The kinetics and elemental composition of cellular units that mediate production and respiration are the basis for the metabolic and stoichiometric theories of ecological organization. This theoretical framework extends to the activities of microbial enzymes released into the environment (ecoenzymes) that mediate the release of assimilable substrate from detrital organic matter. In this paper, we analyze the stoichiometry of ecoenzymatic activities in the surface sediments of lotic ecosystems and compare those results to the stoichiometry observed in terrestrial soils. We relate these ecoenzymatic ratios to energy and nutrient availability in the environment as well as microbial elemental content and growth efficiency. The data, collected by US Environmental Protection Agency, include the potential activities of 11 enzymes for 2,200 samples collected across the US, along with analyses of sediment C, N and P content. On average, ecoenzymatic activities in stream sediments are 2-5 times greater per gC than those of terrestrial soils. Ecoenzymatic ratios of C, N and P acquisition activities support elemental analyses showing that microbial metabolism is more likely to be C-limited than N or P-limited compared to terrestrial soils. Ratios of hydrolytic to oxidative activities indicate that sediment organic matter is more labile than soil organic matter and N acquisition is less dependent on humic oxidation. The mean activity ratios of glycosidases and aminopeptidases reflect the environmental abundance of their respective substrates. For both freshwater sediments and terrestrial soils, the mean C:nutrient ratio of microbial biomass normalized to growth efficiency approximates the mean ecoenzymatic C:nutrient activity ratios normalized to environmental C:nutrient abundance. This relationship defines a condition for biogeochemical equilibrium consistent with stoichiometric and metabolic theory.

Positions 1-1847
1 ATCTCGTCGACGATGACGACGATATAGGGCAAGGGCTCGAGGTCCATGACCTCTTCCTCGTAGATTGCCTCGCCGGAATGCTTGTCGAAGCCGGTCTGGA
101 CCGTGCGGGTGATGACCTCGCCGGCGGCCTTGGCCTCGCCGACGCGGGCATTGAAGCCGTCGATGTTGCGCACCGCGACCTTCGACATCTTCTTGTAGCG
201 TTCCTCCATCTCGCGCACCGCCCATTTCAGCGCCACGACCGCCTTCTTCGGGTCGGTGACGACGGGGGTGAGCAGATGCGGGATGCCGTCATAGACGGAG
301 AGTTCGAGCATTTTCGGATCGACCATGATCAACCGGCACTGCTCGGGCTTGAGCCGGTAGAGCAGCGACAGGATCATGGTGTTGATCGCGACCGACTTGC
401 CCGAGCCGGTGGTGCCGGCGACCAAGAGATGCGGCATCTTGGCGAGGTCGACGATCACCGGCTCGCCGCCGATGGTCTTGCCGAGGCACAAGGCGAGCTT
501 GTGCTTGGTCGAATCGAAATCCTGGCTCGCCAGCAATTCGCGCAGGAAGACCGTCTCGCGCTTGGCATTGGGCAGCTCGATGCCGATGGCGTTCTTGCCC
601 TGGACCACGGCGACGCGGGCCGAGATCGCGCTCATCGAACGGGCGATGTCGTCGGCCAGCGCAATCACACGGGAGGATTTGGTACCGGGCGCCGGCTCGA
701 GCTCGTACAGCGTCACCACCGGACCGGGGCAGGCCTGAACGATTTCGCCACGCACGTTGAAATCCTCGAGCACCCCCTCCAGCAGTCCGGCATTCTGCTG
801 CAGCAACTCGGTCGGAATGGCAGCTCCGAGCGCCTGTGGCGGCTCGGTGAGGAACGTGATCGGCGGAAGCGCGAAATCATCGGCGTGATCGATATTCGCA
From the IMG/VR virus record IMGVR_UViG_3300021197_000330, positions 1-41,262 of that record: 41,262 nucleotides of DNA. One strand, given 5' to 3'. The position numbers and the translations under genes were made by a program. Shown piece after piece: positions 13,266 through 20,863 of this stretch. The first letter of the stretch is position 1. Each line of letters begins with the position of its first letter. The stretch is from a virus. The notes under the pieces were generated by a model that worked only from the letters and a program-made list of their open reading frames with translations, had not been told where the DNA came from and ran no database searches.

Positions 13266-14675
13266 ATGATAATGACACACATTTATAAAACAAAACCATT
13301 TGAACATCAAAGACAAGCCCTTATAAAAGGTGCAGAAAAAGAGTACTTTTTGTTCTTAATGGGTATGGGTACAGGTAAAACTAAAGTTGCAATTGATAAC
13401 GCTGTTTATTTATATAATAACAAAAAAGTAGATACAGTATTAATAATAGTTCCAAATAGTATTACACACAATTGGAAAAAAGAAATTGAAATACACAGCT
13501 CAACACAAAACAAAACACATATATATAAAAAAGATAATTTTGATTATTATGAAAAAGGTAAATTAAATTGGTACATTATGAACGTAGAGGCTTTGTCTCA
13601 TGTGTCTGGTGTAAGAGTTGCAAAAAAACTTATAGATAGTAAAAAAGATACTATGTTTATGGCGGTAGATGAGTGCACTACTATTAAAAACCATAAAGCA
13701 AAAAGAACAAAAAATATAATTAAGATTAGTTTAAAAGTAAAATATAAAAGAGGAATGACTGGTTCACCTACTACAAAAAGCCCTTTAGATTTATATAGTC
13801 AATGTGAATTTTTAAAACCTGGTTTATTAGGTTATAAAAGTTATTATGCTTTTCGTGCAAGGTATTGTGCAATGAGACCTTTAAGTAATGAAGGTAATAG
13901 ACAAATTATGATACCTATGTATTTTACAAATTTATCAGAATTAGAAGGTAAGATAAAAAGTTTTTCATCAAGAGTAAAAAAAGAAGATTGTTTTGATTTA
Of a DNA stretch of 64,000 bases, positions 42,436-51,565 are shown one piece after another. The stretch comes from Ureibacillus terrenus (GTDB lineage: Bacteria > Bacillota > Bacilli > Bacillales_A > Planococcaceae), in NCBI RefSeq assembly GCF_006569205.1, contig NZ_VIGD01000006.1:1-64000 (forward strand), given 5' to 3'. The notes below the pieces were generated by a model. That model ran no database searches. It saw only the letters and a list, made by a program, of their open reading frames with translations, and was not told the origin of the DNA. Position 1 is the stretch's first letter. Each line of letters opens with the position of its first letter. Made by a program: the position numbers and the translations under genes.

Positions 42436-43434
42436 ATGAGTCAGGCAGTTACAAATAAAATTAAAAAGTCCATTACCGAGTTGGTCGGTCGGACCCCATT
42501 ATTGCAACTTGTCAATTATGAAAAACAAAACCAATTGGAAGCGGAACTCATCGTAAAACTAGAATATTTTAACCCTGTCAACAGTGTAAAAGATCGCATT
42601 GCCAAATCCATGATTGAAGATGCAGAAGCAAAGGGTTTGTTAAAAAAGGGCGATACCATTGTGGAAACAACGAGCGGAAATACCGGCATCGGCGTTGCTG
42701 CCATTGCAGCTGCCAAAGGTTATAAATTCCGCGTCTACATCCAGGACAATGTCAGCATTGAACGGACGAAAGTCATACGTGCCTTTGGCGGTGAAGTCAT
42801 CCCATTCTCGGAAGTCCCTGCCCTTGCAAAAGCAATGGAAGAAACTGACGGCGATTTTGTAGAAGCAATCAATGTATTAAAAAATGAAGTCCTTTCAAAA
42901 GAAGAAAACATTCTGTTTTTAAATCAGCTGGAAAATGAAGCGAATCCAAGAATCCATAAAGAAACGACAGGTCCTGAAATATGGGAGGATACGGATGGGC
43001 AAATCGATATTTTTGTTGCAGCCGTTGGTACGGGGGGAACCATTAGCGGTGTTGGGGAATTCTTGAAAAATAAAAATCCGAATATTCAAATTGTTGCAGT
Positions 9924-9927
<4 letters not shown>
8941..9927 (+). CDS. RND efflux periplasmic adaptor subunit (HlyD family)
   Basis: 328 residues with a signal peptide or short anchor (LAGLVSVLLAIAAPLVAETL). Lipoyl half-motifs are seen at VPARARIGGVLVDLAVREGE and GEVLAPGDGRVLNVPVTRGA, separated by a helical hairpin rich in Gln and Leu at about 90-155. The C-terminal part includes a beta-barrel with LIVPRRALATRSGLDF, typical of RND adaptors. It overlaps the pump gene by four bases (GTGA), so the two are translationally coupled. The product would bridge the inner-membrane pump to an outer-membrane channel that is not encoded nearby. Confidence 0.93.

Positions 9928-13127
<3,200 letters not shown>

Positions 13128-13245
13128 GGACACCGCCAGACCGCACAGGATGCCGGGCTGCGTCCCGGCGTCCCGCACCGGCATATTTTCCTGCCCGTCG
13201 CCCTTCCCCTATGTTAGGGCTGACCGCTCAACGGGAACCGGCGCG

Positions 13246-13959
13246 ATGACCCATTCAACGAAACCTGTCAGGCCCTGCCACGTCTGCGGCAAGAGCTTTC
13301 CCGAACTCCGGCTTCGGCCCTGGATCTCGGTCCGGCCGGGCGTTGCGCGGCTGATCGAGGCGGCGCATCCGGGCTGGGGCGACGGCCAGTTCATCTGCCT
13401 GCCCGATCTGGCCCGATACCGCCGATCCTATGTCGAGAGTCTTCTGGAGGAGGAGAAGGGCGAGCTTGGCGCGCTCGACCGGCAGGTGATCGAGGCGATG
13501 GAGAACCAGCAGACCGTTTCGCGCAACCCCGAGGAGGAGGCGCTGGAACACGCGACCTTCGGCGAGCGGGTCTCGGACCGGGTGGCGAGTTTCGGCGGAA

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Acknowledgments The US EPA Office of Water sponsored the National Rivers and Streams Assessment. AR Olsen supervised the creation of the survey design. LR Seifert and AA May contributed greatly to the ecoenzyme analyses. We are indebted to the numerous, state, federal, and contractor field crews who collected the NRSA data used in this project. The views expressed in this paper are those of the authors and do not necessarily reflect the views or policies of the US Environmental Protection Agency. Mention of trade names or commercial products does not constitute endorsement or recommendation for use. J.J.F.S. was supported by the National Science Foundation (DBI-0630558). R.L.S. was supported by NSF EaGER (DEB-0946288) and Ecosystem Studies programs (DEB-0918718). Source data for terrestrial soils were contributed by Sinsabaugh RL, Lauber CL, Weintraub MN, Ahmed B, Allison SD, Crenshaw C, Contosta AR, Cusack D, Frey S, Gallo ME, Gartner TB, Hobbie SE, Holland K, Keeler BL, Powers JS, Stursova M, Takacs-Vesbach C, Waldrop M, Wallenstein M, Zak DR, Zeglin LH.
- Ecological stoichiometry
- Extracellular enzyme activity
- Freshwater sediment
- Microbial activity
- Threshold element ratio